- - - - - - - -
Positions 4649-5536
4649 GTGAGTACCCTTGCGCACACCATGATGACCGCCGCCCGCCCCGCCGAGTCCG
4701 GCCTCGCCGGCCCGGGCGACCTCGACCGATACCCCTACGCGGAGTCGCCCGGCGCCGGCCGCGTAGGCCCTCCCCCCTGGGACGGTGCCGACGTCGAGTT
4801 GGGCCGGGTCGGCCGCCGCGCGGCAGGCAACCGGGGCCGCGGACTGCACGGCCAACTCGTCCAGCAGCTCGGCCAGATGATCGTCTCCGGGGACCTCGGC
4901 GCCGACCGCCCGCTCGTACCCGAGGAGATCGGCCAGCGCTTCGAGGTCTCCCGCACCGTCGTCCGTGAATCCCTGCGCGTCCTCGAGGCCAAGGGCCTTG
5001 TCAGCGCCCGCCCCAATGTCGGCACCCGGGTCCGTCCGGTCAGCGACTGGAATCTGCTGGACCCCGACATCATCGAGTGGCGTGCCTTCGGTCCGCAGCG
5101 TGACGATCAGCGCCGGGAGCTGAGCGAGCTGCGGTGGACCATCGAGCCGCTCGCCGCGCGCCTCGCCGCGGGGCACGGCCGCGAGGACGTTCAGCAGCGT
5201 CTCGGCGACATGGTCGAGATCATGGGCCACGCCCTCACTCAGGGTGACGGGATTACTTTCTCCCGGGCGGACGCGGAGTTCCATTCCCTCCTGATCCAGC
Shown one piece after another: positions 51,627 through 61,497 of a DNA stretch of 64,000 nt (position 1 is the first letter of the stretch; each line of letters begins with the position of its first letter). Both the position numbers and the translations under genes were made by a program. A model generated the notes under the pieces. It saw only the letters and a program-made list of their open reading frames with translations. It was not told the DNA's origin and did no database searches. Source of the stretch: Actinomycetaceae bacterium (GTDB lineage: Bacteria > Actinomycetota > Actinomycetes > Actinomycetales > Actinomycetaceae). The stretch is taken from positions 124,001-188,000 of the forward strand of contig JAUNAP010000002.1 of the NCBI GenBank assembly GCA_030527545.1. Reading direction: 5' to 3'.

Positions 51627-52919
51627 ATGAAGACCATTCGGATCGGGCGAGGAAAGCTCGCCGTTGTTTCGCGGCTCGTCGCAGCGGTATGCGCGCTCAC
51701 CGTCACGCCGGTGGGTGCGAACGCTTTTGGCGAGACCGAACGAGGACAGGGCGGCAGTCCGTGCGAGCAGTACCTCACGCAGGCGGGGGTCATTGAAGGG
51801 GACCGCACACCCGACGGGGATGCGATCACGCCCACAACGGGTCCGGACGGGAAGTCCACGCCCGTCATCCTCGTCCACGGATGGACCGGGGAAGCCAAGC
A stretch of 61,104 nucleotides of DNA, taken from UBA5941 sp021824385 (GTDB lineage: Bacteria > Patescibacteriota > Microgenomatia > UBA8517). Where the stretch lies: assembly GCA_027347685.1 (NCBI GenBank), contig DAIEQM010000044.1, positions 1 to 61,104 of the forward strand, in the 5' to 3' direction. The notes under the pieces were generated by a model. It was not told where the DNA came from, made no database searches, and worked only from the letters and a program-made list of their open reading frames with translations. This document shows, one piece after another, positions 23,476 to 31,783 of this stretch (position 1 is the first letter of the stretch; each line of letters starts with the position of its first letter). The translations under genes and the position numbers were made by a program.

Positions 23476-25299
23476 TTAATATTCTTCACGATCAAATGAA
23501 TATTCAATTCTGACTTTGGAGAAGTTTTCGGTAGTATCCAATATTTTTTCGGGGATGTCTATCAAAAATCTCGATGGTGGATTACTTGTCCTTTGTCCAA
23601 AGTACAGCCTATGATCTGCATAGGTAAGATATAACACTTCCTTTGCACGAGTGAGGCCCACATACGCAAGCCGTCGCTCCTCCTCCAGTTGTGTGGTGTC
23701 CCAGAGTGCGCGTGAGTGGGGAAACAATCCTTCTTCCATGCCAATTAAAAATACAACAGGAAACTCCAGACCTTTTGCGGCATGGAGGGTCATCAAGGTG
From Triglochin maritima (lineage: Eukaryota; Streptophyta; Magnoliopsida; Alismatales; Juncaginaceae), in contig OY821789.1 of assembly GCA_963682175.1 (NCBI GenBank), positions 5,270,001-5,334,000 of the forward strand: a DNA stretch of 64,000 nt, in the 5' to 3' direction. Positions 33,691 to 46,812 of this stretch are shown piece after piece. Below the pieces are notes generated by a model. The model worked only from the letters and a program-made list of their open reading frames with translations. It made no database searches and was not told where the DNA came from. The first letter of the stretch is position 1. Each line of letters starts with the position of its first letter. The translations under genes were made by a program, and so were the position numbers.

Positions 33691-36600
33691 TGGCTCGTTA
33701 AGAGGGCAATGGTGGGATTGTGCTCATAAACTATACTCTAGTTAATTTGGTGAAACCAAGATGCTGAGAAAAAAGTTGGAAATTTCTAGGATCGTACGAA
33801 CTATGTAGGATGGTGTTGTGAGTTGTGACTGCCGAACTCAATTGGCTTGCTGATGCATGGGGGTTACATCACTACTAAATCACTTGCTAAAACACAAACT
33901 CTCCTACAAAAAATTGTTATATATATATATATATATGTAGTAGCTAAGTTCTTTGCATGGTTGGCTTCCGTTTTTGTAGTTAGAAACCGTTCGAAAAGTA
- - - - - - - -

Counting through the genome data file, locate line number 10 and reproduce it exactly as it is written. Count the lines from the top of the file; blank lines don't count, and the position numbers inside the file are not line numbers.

Positions 51627-52919